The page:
Review: Eric Metaxas examines American exceptionalism

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If You Can Keep It: The Forgotten Promise of American Liberty

By Eric Metaxas (Viking)

Author and cultural commentator Eric Metaxas presents a compelling case for American exceptionalism—but not as the term often is understood. While he applauds love for the United States and its founding principles, Metaxas criticizes calls to “love it or leave it.” He embraces authentic patriotism as a virtue but rejects jingoistic nationalism as a vice.



Metaxas 130Metaxas focuses on the paradox at the heart of true American exceptionalism. America does not exist primarily for itself but for others, he asserts. As the son of Greek immigrants, he makes it clear the promise of American liberty extends to people who have not yet had the opportunity to experience it. “We are a nation with a mission to the rest of the world,” he writes.

Metaxas finds fault both with liberal and conservative notions of freedom. Liberals, he asserts, often equate freedom with unrestrained sexual expression. Conservatives, on the other hand, often view freedom primarily in terms of an unregulated free market. Metaxas writes: “The free market is amoral. It delivers what people want, so if the desires of the people are good desires, good things will come. But if the people want better and cheaper pornography and better and cheaper drugs, the free market will oblige.”

Metaxas acknowledges his debt to author Os Guinness for helping him understand what Guinness calls “the Golden Triangle of Freedom” in his book, A Free People’s Suicide. It stands on three axioms: “Freedom requires virtue. Virtue requires faith. Faith requires freedom.” Again, Metaxas defies easy liberal/conservative categories. He critiques liberal secularism that seeks liberty without a moral and religious foundation, but confounds some conservative religionists with his assertion religion thrives in the United States because it is free and uncoerced.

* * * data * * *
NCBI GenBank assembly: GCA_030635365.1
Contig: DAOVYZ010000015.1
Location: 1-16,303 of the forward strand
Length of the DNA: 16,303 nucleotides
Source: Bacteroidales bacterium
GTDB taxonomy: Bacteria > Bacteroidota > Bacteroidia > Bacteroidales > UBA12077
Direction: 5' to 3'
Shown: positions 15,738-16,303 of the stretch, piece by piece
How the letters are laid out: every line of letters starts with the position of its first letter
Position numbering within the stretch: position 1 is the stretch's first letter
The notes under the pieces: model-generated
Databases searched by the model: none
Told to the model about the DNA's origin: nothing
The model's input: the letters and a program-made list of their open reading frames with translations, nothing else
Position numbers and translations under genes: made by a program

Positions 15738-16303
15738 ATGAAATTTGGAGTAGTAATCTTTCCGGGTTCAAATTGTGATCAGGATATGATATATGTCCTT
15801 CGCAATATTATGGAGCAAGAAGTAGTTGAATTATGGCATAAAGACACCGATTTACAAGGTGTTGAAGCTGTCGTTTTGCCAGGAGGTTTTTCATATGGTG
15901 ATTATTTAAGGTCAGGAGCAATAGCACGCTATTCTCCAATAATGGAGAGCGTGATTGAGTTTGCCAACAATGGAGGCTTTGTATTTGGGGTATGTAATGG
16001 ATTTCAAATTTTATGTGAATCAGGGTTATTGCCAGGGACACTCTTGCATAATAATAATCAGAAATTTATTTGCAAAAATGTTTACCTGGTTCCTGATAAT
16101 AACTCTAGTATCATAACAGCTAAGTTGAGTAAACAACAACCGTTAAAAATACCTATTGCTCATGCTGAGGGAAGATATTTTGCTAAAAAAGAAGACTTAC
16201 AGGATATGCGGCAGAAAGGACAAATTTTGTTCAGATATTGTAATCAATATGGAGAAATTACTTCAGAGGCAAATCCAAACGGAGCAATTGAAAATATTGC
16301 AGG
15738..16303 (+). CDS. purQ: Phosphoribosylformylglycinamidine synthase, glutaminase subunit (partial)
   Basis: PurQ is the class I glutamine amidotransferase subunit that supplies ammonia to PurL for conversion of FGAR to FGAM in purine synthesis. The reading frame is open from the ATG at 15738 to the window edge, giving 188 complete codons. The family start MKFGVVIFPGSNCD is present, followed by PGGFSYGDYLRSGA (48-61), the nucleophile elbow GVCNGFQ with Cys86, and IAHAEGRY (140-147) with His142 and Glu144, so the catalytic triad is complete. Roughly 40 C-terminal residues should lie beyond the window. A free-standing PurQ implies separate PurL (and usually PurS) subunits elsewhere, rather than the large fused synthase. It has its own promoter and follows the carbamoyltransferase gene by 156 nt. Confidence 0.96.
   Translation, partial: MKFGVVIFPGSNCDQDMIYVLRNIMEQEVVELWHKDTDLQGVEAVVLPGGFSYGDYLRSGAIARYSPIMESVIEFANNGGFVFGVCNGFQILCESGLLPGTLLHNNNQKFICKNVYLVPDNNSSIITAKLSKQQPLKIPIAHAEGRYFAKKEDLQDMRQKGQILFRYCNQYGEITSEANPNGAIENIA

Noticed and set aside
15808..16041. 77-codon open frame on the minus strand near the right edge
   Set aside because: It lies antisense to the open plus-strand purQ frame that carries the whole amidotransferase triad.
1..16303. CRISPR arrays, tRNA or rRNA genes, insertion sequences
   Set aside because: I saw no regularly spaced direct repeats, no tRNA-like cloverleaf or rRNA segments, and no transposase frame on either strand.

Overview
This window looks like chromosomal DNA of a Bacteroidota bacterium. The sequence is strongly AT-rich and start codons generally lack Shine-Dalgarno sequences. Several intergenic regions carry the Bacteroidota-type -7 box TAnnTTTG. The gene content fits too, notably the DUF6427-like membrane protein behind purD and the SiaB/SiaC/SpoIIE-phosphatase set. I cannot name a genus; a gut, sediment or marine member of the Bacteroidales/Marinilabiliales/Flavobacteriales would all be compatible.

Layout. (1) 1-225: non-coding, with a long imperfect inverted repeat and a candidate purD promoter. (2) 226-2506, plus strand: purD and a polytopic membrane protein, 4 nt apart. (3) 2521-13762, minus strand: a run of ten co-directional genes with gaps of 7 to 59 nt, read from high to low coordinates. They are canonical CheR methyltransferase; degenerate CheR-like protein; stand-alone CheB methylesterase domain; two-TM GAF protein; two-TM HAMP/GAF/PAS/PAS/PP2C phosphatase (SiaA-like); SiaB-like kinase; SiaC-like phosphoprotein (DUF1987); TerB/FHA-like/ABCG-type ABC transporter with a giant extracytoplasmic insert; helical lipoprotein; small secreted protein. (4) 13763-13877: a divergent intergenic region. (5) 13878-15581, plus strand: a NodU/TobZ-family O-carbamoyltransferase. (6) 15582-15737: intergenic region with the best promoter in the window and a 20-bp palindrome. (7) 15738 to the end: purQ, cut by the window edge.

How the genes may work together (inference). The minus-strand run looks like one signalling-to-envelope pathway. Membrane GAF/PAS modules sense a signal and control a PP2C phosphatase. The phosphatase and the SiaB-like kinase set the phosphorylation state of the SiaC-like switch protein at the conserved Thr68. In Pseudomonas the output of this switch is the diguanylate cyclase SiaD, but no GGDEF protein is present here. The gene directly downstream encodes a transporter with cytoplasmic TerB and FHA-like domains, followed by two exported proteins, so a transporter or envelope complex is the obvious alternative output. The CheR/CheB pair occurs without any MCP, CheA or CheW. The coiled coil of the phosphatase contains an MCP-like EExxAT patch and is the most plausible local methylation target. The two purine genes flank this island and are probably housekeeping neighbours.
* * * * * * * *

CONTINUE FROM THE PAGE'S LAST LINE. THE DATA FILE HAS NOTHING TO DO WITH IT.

Baptist readers, in particular, should applaud his references to Roger Williams and to Thomas Jefferson’s famous “wall of separation” letter to the Danbury Baptists. He concludes, “Only when religion was truly free could it be true religion—and only then could all other freedoms follow.”

Metaxas provokes and prods while entertaining and inspiring. Readers of varied political persuasions will find plenty to confirm their convictions and challenge their presuppositions in If You Can Keep It.

Ken Camp, managing editor


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